Oct. 7: Sarria
Our next stop should be O’Cebreiro, but there are no rooms available anywhere (we even try three towns before and after), so we opt to bus to Sarria. As the Camino gains in popularity, it’s becomes harder to be spontaneous. Then again, we could have followed the three pilgrims who left at 5 a.m., walked in the dark for three and a half hours, then waited in front of the municipal albergue for two hours until they opened (they don’t accept reservations) and did make it to O’Cebreiro.
We are on the bus to Lugo, but the bus arrives late and we miss our connection. Rather than wait four hours, we find that there is a train leaving sooner and decide to walk over to the train station. Two women pilgrims from South Africa ask if they can tag along. Chatting with them in the bus station makes the time go by and we are soon on our way.
Hotel Alfonso IX can’t seem to decide if it’s a modern or an Old World hotel, so it’s somewhere in the middle. It’s a perfect day to sit on their outside patio right on the river and enjoy a glass of wine. We soon strike up a conversation with a pilgrim from Canada. This woman has grit; not only is she a single mom, she’s traveling alone and got bedbugs her very first night on the Camino!
A word here about bedbugs; we’ve heard a lot of horror stories along the way, but have never personally experienced any. When we travel, we are in the habit of checking every hotel bed, regardless of the hotel’s level. As soon as we enter the room, we strip the bed and check it from top to bottom, looking for any black dots. If none, we are good to go.
Oct. 8: Sarria
First priority on our rest day is to get our laundry done. The laundromats are a pleasure to visit; clean, with bowls of hard candies, tissues and copies of the latest tabloid magazines for their guests. The magazines help us practice our Spanish, even though we don’t know any of the people that are featured.
One of the other pilgrims doing laundry introduces himself. He is a professor at the University of Alabama with a Ph.D. in divinity studies and is taking a survey about spirituality while on the Camino. Would we mind completing a survey? We are happy to do it and it helps the time to pass quickly. He jots down his email and says he’d be willing to share his findings once the data has been analyzed.
Oct. 9: Portomarín – 14 miles, 6 1/2 hours
Nothing like starting the day with a steep vertical incline, but we know we are headed to a breakfast of eggs, bacon and thick hunks of bread, so we power up and keep moving.
The path will be more crowded now, all the way to Santiago. Pilgrims that walk these last 100 km will also be entitled to a Compostela, the document of completion. We chat with pilgrims from Canada, Seattle and California and all agree that we can tell the newbies by their clean boots. Somehow, between the barking dogs, mooing cows and throngs of new pilgrims, we seem to lose the crowd, find ourselves all alone and appreciate the silence. The faint sound of bagpipes coming from the woods sounds magical. We come around a turn and in the middle of nowhere stands a young man dressed in traditional garb, playing proudly, for tips.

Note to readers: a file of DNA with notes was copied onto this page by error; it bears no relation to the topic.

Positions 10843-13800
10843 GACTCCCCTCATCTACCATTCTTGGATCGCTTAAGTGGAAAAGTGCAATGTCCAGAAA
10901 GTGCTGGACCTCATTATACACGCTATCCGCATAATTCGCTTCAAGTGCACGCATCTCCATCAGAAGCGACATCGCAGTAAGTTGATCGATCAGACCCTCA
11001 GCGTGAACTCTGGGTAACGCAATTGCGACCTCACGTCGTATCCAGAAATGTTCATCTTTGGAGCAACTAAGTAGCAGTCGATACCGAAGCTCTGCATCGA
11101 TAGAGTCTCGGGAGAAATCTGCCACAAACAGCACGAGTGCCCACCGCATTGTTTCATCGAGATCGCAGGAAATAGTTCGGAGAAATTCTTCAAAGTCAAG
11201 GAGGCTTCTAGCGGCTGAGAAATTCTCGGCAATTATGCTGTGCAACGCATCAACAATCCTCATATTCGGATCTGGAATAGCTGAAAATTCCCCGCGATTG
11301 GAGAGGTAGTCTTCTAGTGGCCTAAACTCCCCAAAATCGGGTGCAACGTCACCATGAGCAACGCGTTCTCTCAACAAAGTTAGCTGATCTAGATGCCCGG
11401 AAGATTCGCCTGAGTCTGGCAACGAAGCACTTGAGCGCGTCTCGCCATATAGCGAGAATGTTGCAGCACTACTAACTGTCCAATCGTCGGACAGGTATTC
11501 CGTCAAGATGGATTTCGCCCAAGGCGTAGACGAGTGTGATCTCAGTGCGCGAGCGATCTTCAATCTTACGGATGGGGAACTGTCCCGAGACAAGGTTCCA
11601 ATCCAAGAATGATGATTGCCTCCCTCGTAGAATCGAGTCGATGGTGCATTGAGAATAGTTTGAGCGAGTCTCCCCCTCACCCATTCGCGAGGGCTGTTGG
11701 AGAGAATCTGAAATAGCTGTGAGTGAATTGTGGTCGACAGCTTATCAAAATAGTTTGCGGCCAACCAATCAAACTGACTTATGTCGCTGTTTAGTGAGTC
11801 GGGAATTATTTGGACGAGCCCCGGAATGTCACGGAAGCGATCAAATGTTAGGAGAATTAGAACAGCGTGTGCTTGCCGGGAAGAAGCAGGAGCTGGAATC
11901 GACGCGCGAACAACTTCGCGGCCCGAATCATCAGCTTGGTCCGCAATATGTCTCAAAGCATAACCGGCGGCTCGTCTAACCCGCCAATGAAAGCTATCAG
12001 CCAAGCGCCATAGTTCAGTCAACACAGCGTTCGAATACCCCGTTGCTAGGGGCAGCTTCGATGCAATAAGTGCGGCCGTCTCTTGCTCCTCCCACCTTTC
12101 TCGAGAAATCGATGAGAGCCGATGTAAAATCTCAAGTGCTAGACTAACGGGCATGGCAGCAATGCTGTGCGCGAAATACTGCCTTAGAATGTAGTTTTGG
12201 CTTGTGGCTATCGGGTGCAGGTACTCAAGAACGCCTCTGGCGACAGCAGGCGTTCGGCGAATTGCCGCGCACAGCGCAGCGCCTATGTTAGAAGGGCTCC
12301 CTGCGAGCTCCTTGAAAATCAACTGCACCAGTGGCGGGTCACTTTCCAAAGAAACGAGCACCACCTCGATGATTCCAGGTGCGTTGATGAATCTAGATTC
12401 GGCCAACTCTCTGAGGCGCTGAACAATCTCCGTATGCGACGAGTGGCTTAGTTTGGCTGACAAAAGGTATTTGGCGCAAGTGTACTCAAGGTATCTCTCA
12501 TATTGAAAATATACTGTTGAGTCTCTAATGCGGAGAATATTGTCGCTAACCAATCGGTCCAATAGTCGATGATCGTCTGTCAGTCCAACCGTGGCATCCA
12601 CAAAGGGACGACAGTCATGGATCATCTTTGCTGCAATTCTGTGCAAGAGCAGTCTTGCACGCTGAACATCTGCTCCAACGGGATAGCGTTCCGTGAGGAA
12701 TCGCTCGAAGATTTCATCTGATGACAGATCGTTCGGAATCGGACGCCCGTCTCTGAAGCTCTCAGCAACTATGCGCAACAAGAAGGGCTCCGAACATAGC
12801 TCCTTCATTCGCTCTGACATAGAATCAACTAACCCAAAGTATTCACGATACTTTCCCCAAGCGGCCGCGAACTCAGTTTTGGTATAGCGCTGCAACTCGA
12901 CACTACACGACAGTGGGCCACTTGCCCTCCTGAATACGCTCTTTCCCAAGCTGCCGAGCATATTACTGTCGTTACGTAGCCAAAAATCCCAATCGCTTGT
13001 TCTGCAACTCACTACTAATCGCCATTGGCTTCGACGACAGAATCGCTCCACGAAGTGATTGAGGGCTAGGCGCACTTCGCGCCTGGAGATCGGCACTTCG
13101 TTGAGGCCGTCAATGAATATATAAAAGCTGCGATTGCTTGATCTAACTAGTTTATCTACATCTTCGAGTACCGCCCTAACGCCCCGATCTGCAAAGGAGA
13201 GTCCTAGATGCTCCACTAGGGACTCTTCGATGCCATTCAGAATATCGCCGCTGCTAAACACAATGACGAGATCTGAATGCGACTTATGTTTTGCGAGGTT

We are not enjoying crossing over this long bridge. The guard rails are very low on each side and we try to stay right in the middle, not looking down at the river below on the one side or the oncoming traffic on the other.
We are so happy that our hotel is the first one in town. Vistalegre is a brand-new contemporary hotel, only four months old. Though it’s all white, the mix of textures (stone and tile) give it a sophisticated look and the sound of the water sculpture from the glass enclosed garden is a lovely touch. The rooms are not very big, but we vote the shower the best on the Camino.
Later, we run into an older pilgrim from Michigan that we first met at the beginning of the walk. He was initially so shy and withdrawn that we always made it a point to say hello and walk with him a bit. Now, here he was, greeting us heartily, laughing and chatting away. He introduces us to his new friend, another pilgrim who is about his age. It is wonderful to see them interact, despite the fact that neither one speaks the others language. It is said that the Camino provides and once again, it’s beautiful to see it unfold.
Thank you for sharing yet another wonderful experience on this awesome journey. ❤️
Norma, I think you might enjoy being a pilgrim sometime!
Thanks for a real view of the Camino. Your well-written posts give an excellent view of what it’s really like. I hope the knee is recovered.
Thank you, that means a lot to me and glad you are enjoying my blog.